Summly’s 17-year-old founder becomes multi-millionaire with Yahoo’s $30 million acquisition

“Nick D’Aloisio became a millionaire at 17 after selling a mobile-phone application he came up with at home in London two years ago to Yahoo! Inc.,” Douglas MacMillan and Amy Thomson report for Bloomberg.

“The largest U.S. Web portal announced on its blog yesterday a deal to acquire Summly, an app which makes it easier to read news on smaller screens, without disclosing financial details,” MacMillan and Thomson report. “Yahoo agreed to pay $30 million, according to a person familiar with the transaction.”

“D’Aloisio, who will join Yahoo along with some members of his team, has been building applications for handsets since he was 12,” MacMillan and Thomson report. “His parents will keep the money from the sale in a trust fund for him, he said.”

Yahoo CEO Marissa Mayer<br>(photo by Brigitte Lacombe)
Yahoo CEO Marissa Mayer
(photo by Brigitte Lacombe)
MacMillan and Thomson report, “D’Aloisio said he’d like to continue building companies after a stint at Yahoo and is particularly interested in artificial intelligence technology, such as Apple Inc.’s Siri. [Yahoo CEO Marissa] Mayer has said she sees the company building sites and technologies for daily activities such as checking e-mail and stock tickers. In January, she said she’s focused on technology that will personalize content from the Web and deliver it to people on their handheld devices. ‘We think about how do we take the Internet and order it for you,’ Mayer said.”

Read more in the full article here.


    1. I’m thinking there is more there than meets the eye.

      This thing has a unique framework or something under the hood that caught her attention.

      That or these guys are just damn good devs and this is what it takes to secure the best iPhone developers.

      Guess we’ll find out in time

        1. +100

          There’s nothing a school can teach you that you can’t learn on your own. As for college. A total waste of money! Not going to college was the best decision I ever made.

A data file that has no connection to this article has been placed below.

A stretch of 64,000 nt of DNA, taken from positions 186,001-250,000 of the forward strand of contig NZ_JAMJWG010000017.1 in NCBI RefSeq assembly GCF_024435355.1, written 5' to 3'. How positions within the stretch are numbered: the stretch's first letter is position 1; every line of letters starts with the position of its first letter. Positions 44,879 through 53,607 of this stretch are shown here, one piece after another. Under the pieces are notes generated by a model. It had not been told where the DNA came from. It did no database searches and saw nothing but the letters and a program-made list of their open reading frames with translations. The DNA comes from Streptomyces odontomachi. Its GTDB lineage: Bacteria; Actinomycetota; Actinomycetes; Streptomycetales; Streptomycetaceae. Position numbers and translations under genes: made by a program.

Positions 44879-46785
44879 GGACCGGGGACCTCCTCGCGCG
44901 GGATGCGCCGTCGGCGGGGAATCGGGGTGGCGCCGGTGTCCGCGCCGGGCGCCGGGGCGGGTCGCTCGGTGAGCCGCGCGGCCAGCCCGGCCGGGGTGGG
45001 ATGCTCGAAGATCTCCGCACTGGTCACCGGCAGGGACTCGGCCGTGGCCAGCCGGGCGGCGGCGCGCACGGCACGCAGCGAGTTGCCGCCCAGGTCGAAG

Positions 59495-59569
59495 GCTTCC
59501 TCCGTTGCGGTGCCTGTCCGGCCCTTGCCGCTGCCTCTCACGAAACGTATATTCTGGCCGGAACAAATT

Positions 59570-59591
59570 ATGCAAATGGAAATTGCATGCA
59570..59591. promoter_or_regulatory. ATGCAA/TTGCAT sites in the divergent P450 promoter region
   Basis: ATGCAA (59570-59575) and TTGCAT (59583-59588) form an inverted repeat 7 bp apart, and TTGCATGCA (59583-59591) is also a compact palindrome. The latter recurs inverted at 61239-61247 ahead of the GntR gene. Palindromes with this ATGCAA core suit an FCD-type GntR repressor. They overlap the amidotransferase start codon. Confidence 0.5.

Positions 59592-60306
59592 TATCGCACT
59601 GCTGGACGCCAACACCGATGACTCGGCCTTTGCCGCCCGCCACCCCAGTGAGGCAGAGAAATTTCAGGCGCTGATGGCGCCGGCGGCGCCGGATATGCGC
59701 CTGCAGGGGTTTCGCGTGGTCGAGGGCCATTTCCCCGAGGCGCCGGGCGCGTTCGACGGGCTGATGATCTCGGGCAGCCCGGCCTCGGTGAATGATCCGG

2. Whilst you are possibly correct, extrapolating what may or may not be appropriate for another individual or group using yourself as a single point of data would not be a sound basis for making a judgement call.

          He, or more likely his parents, want him rooted in the real world which, in the UK, means exams and university (which he can now more than adequately afford); that means that, if he suddenly goes all ‘rock and roll’ in his thirties and spends it all on wine, women and song (‘the rest he squandered’), he’ll still have something to fall back on.

  1. Meanwhile, 3 billion people in the world make less than $2 a day and are starving…

    Sumly is a piece of shit. Only reason it got acquired was because it was VC-backed. That, and the fact that the tech industry is a game of funny money with cartoon players.

    1. Sometimes you eat the bear. Sometimes, the bear eats you.

      Which is to say it’s an capricious world with unfair outcomes.

      It’s also a world with a warped sense of priorities where resources are not always distributed according to need, otherwise we’d be living in a socialist utopia. The fact that Yahoo – a company that makes nothing and makes money by sending bits, bytes and nibbles to computers and so-called ‘smart’ devices – exchanged a lot of paper for what is effectively intellectual property makes no odds to the 3 billion people to whom you refer; none of them will never know of D’Aloisio, his – now Yahoo’s – app or anything remotely connected to the information revolution.

      Even if Starbucks suddenly dumps $30 million on a set of Ethiopian coffee farmers – even over and above the added-value of their product – it makes no difference when the scale of the problem is measured in hundreds of billions of dollars.

      Far better to ask why there are ‘vulture funds’ that seek to take what little wealth these poorer nations have and then ask their governments why they often prioritise the acquisition of military technologies that are used for the suppression of domestic dissent over the health and welfare of their populations.

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